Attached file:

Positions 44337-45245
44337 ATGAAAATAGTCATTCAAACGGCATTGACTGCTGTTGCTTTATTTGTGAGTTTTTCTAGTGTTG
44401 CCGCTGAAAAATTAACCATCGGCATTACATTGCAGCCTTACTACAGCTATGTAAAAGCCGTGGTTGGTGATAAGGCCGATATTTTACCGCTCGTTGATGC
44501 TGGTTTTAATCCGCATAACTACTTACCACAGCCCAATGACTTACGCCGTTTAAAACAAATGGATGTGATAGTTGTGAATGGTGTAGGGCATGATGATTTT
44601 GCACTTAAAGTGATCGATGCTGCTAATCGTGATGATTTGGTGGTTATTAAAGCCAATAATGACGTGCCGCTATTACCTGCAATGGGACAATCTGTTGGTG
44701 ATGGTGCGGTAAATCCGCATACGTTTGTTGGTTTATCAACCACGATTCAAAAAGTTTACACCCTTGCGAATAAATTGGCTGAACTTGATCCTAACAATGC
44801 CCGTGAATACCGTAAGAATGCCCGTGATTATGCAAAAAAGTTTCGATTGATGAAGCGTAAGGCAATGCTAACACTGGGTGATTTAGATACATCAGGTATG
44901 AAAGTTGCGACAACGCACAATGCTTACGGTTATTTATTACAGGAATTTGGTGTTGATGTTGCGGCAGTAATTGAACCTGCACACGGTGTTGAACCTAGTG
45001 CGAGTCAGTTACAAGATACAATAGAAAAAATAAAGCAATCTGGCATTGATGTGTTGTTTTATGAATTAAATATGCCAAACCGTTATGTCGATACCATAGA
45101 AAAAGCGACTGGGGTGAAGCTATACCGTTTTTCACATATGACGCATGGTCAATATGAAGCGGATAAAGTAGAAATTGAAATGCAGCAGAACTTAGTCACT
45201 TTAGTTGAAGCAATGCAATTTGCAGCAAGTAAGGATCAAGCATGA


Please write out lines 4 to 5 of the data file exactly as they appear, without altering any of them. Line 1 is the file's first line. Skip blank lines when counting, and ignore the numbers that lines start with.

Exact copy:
44501 TGGTTTTAATCCGCATAACTACTTACCACAGCCCAATGACTTACGCCGTTTAAAACAAATGGATGTGATAGTTGTGAATGGTGTAGGGCATGATGATTTT
44601 GCACTTAAAGTGATCGATGCTGCTAATCGTGATGATTTGGTGGTTATTAAAGCCAATAATGACGTGCCGCTATTACCTGCAATGGGACAATCTGTTGGTG